Ugolin for his part was apparently put off by the reek of the village women, which is why he took to raising sweet-smelling carnations. These are natural ways to thwart endogamy. Jean de Florette of the village stock although he had a handsome visage, he was a hunch­back. How­ever, his exogamous wife Aimée (Elisabeth Depardieu) was suitably affectionate to him.

1 Corinthians 7This movie seems to be an object lesson against a too strait­laced view of marriage, esp. for the Christian church. St. Paul replies to the Corinthians' queries about marriage that, (1Cor. 7:7) “every man hath his proper gift of God, one after this manner, and another after that.” God puts in place safe­guards against exclusive endogamy (marriage within the church.) There are also advantages to exogamy (marriage out­side the church), namely an opportunity to spread the gospel through close inter­action. (1Cor. 7:16) “For what knowest thou, O wife, whether thou shalt save thy husband? or how knowest thou, O man, whether thou shalt save thy wife?” Exogamous marriages may be maintained by Christians and also entered into, cf. (1Cor. 3:21-22) “For all things are yours; Whether … the world, or … things present, or things to come; all are your's.”

If Paul had wanted to, say, restrict a widow from an exogamous marriage, he could have told her to marry only in the church, but instead he said, (1Cor. 7:39) “if her husband be dead, she is at liberty to be married to whom she will; only in the Lord.” She is to abide in the Lord what­ever course she takes. For elaboration see my study on the chapter.

César ritually baptizes his nephew upon success of their scheme: “In the name of the Father, the Son, and the Holy Ghost, I hereby name you King of Carnations!” It's this mixture of the sacred and profane in Christian ritual that Paul specifically prohibits in, (2Cor. 6:14) “Be ye not unequally yoked together with unbelievers: ...” For elaboration see my study on the chapter. He's not here addressing whom one is permitted to marry but corporate worship and service.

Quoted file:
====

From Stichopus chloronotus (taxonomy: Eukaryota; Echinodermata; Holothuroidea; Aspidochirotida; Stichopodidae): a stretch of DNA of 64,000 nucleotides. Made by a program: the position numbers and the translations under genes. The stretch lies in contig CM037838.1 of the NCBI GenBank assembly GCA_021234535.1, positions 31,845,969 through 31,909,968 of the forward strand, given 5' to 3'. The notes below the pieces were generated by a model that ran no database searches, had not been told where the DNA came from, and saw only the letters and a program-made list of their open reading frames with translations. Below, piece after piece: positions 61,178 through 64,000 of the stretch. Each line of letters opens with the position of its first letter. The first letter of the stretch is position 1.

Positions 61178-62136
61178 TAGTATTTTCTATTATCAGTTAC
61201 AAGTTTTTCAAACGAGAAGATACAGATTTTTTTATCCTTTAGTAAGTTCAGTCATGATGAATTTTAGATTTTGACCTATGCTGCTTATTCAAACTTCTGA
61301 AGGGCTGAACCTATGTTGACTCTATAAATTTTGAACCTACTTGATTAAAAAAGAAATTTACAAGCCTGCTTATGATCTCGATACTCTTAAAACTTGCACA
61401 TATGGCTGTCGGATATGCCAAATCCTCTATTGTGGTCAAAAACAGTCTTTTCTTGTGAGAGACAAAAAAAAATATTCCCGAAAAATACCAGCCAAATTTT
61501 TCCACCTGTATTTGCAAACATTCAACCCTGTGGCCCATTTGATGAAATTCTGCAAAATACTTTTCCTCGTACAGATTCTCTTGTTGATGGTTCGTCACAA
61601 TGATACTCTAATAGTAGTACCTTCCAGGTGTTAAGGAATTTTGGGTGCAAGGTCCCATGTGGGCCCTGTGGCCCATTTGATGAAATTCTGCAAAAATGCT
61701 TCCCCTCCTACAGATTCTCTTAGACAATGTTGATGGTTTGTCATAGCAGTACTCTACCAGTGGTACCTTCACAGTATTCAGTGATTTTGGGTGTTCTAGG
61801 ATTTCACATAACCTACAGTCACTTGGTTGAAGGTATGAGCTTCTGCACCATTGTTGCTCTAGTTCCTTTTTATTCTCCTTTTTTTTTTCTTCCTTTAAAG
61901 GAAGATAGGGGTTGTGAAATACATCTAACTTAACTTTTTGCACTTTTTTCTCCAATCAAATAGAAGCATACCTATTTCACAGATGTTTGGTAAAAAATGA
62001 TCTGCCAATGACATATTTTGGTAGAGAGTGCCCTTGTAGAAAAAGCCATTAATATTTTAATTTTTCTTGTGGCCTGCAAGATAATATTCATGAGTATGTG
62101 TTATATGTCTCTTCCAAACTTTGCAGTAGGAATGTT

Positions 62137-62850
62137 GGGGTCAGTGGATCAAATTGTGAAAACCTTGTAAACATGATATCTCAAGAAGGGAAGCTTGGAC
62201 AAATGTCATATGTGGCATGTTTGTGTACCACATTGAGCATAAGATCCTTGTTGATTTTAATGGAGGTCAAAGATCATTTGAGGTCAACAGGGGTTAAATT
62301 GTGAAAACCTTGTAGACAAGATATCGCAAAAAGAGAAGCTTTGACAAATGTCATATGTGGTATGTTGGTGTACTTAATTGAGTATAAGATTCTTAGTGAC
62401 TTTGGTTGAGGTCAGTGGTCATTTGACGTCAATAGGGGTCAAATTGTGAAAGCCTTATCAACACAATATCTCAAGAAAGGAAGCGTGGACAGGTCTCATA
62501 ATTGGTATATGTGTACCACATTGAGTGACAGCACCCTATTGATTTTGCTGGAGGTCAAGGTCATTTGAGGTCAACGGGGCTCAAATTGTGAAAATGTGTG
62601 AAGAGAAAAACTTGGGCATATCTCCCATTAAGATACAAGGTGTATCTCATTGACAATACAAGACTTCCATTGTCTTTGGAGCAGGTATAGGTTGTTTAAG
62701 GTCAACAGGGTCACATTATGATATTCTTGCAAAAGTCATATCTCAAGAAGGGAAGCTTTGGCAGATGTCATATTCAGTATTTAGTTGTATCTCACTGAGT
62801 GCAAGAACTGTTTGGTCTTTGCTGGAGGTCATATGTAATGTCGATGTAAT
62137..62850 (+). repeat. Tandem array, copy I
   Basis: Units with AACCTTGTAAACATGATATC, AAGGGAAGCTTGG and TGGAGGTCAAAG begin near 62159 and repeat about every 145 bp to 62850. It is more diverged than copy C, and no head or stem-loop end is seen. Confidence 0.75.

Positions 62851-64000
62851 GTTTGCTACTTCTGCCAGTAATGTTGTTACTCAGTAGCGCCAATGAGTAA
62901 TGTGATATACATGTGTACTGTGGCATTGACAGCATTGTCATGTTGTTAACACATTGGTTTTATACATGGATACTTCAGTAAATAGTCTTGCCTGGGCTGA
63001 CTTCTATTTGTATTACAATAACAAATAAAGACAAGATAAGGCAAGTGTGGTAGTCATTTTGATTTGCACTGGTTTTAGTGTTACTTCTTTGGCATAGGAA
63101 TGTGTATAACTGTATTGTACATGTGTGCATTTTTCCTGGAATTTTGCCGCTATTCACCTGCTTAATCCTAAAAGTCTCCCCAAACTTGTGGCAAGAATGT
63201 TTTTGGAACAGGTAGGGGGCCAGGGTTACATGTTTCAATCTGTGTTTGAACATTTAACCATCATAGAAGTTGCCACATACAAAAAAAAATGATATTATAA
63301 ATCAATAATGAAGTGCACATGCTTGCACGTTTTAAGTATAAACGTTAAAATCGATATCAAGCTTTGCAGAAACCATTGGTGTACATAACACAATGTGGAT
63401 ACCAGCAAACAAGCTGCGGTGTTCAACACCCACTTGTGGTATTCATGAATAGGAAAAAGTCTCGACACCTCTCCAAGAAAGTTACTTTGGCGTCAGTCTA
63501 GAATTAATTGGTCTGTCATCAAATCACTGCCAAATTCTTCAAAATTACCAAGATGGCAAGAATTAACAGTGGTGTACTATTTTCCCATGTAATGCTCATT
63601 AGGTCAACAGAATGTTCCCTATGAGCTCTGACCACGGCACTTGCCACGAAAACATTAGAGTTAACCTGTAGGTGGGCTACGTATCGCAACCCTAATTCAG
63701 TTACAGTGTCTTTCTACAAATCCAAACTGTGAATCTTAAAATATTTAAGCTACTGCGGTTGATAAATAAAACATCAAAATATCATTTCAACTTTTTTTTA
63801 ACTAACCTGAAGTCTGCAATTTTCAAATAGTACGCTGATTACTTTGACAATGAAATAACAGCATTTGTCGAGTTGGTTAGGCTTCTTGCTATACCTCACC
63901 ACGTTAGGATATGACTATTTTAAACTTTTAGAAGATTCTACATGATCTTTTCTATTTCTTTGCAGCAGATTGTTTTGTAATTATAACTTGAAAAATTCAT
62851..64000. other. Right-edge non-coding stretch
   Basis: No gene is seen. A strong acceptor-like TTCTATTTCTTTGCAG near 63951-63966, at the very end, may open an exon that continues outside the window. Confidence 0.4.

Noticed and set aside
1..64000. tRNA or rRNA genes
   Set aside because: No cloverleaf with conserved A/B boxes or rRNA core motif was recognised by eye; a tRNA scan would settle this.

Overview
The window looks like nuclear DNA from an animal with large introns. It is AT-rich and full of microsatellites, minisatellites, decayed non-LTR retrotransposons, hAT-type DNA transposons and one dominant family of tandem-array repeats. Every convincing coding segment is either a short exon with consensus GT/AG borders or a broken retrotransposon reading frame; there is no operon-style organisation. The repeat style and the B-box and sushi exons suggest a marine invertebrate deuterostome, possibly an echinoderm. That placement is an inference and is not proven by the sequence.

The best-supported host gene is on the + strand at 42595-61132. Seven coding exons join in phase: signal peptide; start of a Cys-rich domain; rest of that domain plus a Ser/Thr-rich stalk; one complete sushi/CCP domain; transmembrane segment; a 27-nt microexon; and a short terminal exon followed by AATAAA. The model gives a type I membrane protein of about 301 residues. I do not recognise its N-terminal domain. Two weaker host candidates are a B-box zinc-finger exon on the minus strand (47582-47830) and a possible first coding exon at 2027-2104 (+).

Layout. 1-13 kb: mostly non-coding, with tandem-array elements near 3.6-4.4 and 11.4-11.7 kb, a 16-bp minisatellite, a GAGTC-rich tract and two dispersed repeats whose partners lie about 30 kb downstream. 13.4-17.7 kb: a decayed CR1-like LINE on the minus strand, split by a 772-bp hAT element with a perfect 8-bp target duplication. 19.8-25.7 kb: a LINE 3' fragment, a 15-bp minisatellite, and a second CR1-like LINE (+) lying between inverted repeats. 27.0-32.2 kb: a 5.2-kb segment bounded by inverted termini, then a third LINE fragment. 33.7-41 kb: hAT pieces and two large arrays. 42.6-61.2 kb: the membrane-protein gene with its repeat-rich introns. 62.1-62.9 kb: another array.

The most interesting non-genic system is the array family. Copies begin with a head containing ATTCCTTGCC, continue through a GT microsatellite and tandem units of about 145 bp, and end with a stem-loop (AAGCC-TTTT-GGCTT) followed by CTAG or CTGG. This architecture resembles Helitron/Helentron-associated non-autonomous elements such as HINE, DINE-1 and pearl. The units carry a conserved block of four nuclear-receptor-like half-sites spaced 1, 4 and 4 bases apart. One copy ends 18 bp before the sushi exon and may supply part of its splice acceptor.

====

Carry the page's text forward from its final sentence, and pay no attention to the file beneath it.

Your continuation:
Production Values

This French picture, “Jean de Florette” (1986) was directed by Claude Berri. It was adapted by Claude Berri and Gerard Brach from Marcel Pagnol's novel L'eau des Collines (The Water from the Hills), 1963. The sequel “Manon des Sources” provides the conclusion, but this one can stand alone—ongoing feuds have no end anyway. It stars Yves Montand, Gérard Depardieu, and Daniel Auteuil. These three male leads are all excellent, and the supporting cast is, too.

It's rated PG. It's in French with English subtitles. The cinematography is just beautiful, the acting does justice to the characters, and the story unfolds like pages from a classic novel. The theme song “Le Force de Destin” is haunting. Daniel to spite his actor's good looks wore a false nose to make him uglier. Jean's breeding rabbits seemed to carry part of the message, but I shall leave it to the reader to determine what.

Review Conclusion w/ Christian Recommendation

This was a slow burn of a tragedy taking off from a village's exclusionary marriage custom serving as an example as heavy as the “white stone” capping the putative water source. Something to think about. There is so much pressure, I find, from religious groups to keep mate selection in-house. This movie gives one pause for unanticipated consequences. As a byproduct it's a pleasant portrayal of country life.

Movie Ratings

Action Factor: Weak action scenes Suitability for children: Suitable for children with guidance. Special effects: Well, at least you can't see the strings. Video Occasion: Good for a Rainy Day. Suspense: Keeps you on the edge of your seat. Overall product rating: Five stars out of five.

Works Cited

Scripture quotations were taken from the King James Version. Pub. 1611, rev. 1769. Software.

Davidson, Lionel. Kolymsky Heights. New York: St. Martin's Press, 1994. Print.